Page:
SANTA BARBARA, Calif./WASHINGTON (Reuters) - Worried that current low inflation expectations will sap the U.S. central bank’s ability to combat a future downturn, two Federal Reserve officials on Thursday made an unusual pitch: if inflation rises unexpectedly, the Fed should lay out the welcome mat.
“It might take some surprise, that maybe wage growth all of a sudden does pick up, and then that leads to high inflation,” Minneapolis Fed President Neel Kashkari told reporters after a talk at an economic symposium put on by the University of California, Santa Barbara. “And then, importantly, we shouldn’t respond very much.”
Speaking in Washington, Fed Governor Lael Brainard floated a similar approach, telling members of the National Tax Association that if prices rise, because of higher import costs, for example, the Fed could take advantage of the situation by encouraging an “opportunistic reflation,” and “communicate that a mild overshooting of inflation is consistent with our goal.”
Fighting inflation has long been a bedrock principle of global central banking. Under standard economic thinking, unemployment below a certain level helps boost income and wages, leading to higher inflation.
But with inflation running stubbornly below the Fed’s 2% target despite unemployment at a 50-year low of 3.6%, Fed officials are beginning to rethink the view that a stronger labor market inevitably pushes inflation uncomfortably higher.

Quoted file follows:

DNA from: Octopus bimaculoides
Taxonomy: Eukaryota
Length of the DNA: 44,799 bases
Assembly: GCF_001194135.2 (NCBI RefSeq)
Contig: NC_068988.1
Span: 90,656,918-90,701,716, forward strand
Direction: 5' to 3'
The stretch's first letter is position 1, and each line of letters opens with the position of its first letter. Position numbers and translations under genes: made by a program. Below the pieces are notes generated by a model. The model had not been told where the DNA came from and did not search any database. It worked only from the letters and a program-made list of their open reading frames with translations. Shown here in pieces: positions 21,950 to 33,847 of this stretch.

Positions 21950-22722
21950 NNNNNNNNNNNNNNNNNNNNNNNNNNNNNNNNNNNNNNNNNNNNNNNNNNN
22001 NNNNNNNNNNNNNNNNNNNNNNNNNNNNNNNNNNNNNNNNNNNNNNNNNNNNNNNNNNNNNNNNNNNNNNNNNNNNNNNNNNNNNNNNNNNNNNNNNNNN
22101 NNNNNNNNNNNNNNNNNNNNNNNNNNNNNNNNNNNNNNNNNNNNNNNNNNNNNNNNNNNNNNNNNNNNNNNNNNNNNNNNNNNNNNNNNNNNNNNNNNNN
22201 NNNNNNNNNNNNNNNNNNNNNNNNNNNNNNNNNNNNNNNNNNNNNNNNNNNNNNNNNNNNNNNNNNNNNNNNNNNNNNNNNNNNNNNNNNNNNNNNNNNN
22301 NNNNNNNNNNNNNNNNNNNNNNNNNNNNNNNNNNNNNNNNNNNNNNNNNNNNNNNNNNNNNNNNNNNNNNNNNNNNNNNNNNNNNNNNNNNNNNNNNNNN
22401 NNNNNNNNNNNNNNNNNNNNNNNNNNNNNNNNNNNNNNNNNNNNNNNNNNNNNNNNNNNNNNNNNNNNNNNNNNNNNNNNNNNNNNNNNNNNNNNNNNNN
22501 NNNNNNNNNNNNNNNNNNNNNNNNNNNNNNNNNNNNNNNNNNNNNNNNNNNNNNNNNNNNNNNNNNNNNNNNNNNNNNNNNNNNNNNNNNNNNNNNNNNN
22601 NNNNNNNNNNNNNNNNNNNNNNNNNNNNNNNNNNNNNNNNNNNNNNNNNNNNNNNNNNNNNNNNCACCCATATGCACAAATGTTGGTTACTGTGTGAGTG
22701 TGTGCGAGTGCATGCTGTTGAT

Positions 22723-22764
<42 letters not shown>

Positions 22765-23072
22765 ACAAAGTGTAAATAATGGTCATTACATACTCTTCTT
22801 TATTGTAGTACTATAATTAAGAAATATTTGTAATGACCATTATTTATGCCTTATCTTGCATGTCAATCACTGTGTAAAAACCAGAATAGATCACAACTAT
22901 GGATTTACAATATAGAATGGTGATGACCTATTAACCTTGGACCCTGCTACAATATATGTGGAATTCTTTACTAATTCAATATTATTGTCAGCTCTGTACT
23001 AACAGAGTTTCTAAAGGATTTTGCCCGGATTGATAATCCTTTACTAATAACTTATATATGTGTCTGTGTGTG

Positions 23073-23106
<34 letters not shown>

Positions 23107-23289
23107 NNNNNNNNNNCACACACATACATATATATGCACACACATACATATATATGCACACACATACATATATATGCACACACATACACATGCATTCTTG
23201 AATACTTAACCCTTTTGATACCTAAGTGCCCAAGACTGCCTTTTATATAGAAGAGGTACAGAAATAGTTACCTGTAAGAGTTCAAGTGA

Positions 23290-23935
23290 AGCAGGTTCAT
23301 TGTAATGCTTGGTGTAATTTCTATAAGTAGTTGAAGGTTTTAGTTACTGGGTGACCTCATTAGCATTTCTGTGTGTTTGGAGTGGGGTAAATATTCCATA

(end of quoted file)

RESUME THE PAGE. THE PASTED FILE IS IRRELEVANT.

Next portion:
The remarks on Thursday from Brainard and Kashkari signal an appetite for the Fed to remain unmoved, possibly for years, in the face of upward price increases.
Fed officials are undertaking a year-long effort to see if they can find better strategies for meeting their inflation target and addressing the weakened relationship between low unemployment and price increases.
Notably, neither Brainard nor Kashkari called for cutting interest rates to try to boost inflation, as U.S. President Donald Trump has urged and traders of short-term interest rates are betting the Fed will need to do before the end of the year.
Inflation by the Fed’s preferred gauge is running at 1.6%, well below its 2% target.
But both floated the idea that if inflation does surge unexpectedly, the Fed should make the most of it.
While Kashkari leaned on the possibility that pay rises could generate an unexpected and welcome surge in inflation, Brainard pointed to the possibility of higher import costs.
Many economists have said that newly increased U.S. tariffs on Chinese goods, imposed by Trump as part of a bid to force trade concessions from the world’s second-largest economy, could lead to higher prices for U.S. consumers.
Walmart Inc warned of exactly that on Thursday.
The central bank in December wrapped up three years of rate hikes with a ninth quarter-of-a-percentage-point increase that brought the Fed’s target range for short-term rates to 2.25%-2.5%, and policymakers have since signaled they will keep rates there for the rest of the year.
Reporting by Ann Saphir and Howard Schneider; Editing by Meredith Mazzilli